At the center of Cruz Angeles’s touching first feature are Lalo and Stefanie, two high-school kids living in Brooklyn. Lalo comes from a Mexican immigrant family that struggles financially. His father, formerly a janitor at the World Trade Center, now works at Ground Zero cleaning up debris. Stefanie’s family moved back to Brooklyn after her sister was killed in the attacks. While her mother tries to hold the family together, her father’s emotions have no outlet but anger. Lalo and Stefanie meet at a birthday party, and although they start off on the wrong foot, the ice melts, and their budding friendship becomes a clandestine romance.
<i>Don't Let Me Drown</i> features an elegantly simple story, layered characters, and standout performances, notably from its young leads. The director's approach feels intuitive and brings a refreshing spontaneity to the story. He clearly knows everything about his characters and creates an authenticity that brings out both their emotions and humor. The character interactions seem so slight, couched mostly in everyday, often-funny situations, but gradually the film accrues weight. The textures of the city and the lives of ordinary people are shaded with a wistful sense of struggle, but the fabric of the film is woven from compassion. We care about these characters because they care about each other: that’s how they keep their heads above water.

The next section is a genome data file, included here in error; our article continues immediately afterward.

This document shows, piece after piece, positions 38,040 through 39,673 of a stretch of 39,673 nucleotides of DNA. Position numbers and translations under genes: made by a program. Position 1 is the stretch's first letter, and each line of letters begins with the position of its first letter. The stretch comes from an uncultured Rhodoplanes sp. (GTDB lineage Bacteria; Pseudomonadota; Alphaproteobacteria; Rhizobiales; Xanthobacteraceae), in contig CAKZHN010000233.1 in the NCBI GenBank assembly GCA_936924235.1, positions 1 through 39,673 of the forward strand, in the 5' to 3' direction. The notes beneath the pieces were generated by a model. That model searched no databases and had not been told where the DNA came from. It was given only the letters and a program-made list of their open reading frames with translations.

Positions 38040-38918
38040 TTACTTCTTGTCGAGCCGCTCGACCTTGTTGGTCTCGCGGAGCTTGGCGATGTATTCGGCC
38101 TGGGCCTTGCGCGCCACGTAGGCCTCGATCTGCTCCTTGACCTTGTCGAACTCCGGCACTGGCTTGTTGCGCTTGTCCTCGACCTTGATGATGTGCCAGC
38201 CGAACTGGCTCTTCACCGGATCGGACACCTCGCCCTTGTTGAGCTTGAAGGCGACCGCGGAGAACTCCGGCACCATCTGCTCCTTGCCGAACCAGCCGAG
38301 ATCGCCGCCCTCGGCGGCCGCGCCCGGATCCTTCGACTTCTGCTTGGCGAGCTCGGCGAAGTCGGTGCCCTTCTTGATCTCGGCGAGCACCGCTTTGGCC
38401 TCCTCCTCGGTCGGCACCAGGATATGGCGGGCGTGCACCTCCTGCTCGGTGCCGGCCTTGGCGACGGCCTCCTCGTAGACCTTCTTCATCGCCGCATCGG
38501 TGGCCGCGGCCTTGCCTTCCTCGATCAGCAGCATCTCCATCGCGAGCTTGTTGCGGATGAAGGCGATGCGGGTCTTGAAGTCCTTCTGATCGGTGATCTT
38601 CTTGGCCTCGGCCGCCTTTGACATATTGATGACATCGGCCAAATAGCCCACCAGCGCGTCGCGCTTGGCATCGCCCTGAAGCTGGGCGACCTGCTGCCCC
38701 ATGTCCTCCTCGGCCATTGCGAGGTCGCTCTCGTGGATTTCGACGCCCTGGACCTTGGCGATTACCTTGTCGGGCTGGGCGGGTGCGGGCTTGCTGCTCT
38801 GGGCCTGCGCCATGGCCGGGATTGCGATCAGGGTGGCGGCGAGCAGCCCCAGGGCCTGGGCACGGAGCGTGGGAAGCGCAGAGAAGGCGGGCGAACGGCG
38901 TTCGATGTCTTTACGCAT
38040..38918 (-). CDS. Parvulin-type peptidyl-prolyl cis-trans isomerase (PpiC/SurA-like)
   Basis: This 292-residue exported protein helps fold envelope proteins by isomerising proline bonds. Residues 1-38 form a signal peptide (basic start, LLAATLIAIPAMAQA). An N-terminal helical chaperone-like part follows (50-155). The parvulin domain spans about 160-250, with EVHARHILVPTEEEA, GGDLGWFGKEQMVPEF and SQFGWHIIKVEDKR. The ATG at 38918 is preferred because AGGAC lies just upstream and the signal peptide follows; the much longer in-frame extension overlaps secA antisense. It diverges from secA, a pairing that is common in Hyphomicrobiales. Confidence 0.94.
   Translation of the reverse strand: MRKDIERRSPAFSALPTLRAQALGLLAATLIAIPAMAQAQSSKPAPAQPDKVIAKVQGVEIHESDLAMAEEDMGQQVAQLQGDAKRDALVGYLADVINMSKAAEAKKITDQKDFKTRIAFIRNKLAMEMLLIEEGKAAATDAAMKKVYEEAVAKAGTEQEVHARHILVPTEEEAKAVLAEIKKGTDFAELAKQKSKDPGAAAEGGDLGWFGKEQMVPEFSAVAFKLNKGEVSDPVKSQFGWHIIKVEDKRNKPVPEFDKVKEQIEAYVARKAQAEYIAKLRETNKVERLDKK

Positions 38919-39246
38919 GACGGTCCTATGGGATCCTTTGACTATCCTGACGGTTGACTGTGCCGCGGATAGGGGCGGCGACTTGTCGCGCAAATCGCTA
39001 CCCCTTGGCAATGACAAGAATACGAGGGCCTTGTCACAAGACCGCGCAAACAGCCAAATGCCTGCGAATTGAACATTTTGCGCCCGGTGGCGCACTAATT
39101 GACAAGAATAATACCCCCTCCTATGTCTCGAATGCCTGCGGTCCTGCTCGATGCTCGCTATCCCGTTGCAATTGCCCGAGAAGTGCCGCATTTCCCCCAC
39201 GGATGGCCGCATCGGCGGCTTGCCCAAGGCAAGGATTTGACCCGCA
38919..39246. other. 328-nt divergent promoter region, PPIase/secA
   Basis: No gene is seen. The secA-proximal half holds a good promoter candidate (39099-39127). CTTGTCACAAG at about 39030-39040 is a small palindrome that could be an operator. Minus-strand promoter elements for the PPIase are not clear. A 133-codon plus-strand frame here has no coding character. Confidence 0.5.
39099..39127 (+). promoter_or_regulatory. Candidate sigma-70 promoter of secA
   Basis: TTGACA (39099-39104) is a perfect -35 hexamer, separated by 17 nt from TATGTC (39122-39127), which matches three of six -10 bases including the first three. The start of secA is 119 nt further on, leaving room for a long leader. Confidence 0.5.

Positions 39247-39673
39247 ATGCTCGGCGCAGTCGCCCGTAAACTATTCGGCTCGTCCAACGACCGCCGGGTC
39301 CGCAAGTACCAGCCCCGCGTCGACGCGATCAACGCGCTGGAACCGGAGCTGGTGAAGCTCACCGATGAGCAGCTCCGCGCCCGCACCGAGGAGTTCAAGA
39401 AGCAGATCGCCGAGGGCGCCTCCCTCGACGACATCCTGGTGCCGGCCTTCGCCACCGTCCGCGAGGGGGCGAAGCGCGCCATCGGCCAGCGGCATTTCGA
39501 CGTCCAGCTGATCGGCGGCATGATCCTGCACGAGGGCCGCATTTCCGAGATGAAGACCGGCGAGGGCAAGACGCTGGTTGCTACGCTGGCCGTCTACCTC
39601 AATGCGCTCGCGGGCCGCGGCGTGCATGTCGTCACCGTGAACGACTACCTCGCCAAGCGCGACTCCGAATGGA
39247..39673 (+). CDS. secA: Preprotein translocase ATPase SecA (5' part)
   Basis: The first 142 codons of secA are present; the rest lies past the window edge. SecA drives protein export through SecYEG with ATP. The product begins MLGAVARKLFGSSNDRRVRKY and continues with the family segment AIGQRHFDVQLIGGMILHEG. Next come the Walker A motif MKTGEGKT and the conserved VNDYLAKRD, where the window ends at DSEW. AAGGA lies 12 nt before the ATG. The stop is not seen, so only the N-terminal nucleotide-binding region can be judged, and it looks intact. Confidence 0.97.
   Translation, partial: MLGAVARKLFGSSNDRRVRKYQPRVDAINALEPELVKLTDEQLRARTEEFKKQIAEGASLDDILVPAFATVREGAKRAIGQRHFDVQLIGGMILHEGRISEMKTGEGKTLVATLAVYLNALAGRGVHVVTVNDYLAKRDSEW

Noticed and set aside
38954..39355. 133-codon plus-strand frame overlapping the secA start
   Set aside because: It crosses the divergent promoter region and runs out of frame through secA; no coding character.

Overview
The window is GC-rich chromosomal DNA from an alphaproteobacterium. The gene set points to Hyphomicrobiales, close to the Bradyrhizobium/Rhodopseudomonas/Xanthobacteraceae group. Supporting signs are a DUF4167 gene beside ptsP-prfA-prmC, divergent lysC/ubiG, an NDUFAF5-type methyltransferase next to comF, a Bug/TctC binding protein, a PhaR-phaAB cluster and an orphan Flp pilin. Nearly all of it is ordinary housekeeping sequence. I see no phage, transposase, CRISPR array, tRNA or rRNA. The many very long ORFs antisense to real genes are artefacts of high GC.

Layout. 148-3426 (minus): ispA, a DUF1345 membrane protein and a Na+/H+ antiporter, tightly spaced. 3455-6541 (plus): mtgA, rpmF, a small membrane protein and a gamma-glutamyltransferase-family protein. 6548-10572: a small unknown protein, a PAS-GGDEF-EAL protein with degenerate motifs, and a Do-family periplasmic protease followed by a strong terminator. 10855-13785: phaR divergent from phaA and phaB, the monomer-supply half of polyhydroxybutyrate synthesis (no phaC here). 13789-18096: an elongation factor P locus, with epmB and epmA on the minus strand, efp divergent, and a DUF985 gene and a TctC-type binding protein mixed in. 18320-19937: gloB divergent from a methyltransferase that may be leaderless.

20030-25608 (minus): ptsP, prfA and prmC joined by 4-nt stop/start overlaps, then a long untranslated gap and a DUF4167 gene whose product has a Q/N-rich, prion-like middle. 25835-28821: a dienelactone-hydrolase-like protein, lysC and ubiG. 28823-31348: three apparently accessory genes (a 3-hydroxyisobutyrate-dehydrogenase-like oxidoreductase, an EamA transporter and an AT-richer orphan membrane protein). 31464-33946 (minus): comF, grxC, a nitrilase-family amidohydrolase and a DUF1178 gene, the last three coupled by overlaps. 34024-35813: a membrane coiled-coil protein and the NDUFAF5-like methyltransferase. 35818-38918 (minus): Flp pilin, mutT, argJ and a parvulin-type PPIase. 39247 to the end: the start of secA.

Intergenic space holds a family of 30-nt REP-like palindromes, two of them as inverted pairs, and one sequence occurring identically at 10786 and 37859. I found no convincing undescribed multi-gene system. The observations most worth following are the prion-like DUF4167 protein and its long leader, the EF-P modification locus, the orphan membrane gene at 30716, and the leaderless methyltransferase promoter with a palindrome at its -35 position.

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<i>(Archives note: see also</i> <a href=" http://www.youtube.com/watch?v=3hieJbZOWSg> Cruz Angeles: Don't Let Me Drown </i></a><i> on our <a href="http://www.youtube.com/user/sff">YouTube Channel</a>.)</i>